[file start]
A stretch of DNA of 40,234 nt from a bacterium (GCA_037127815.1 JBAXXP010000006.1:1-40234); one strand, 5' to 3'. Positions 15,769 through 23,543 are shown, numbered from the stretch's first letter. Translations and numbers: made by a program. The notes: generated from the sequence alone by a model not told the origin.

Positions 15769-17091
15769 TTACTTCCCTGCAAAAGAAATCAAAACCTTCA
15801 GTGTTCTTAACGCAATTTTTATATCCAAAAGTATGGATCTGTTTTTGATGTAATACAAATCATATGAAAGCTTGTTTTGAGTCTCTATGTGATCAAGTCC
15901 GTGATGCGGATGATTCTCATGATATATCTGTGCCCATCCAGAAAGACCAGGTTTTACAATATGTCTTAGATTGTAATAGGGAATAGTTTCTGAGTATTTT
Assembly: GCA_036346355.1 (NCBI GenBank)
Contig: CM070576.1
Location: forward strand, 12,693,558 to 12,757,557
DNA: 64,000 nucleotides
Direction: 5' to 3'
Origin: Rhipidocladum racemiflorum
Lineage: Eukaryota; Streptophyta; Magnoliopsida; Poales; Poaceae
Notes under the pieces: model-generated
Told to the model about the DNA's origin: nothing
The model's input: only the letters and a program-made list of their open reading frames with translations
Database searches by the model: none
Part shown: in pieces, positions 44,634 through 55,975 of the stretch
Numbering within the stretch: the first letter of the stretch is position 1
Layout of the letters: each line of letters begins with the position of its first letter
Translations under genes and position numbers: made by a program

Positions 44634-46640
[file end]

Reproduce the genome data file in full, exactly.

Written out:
A stretch of DNA of 40,234 nt from a bacterium (GCA_037127815.1 JBAXXP010000006.1:1-40234); one strand, 5' to 3'. Positions 15,769 through 23,543 are shown, numbered from the stretch's first letter. Translations and numbers: made by a program. The notes: generated from the sequence alone by a model not told the origin.

Positions 15769-17091
15769 TTACTTCCCTGCAAAAGAAATCAAAACCTTCA
15801 GTGTTCTTAACGCAATTTTTATATCCAAAAGTATGGATCTGTTTTTGATGTAATACAAATCATATGAAAGCTTGTTTTGAGTCTCTATGTGATCAAGTCC
15901 GTGATGCGGATGATTCTCATGATATATCTGTGCCCATCCAGAAAGACCAGGTTTTACAATATGTCTTAGATTGTAATAGGGAATAGTTTCTGAGTATTTT
Assembly: GCA_036346355.1 (NCBI GenBank)
Contig: CM070576.1
Location: forward strand, 12,693,558 to 12,757,557
DNA: 64,000 nucleotides
Direction: 5' to 3'
Origin: Rhipidocladum racemiflorum
Lineage: Eukaryota; Streptophyta; Magnoliopsida; Poales; Poaceae
Notes under the pieces: model-generated
Told to the model about the DNA's origin: nothing
The model's input: only the letters and a program-made list of their open reading frames with translations
Database searches by the model: none
Part shown: in pieces, positions 44,634 through 55,975 of the stretch
Numbering within the stretch: the first letter of the stretch is position 1
Layout of the letters: each line of letters begins with the position of its first letter
Translations under genes and position numbers: made by a program

Positions 44634-46640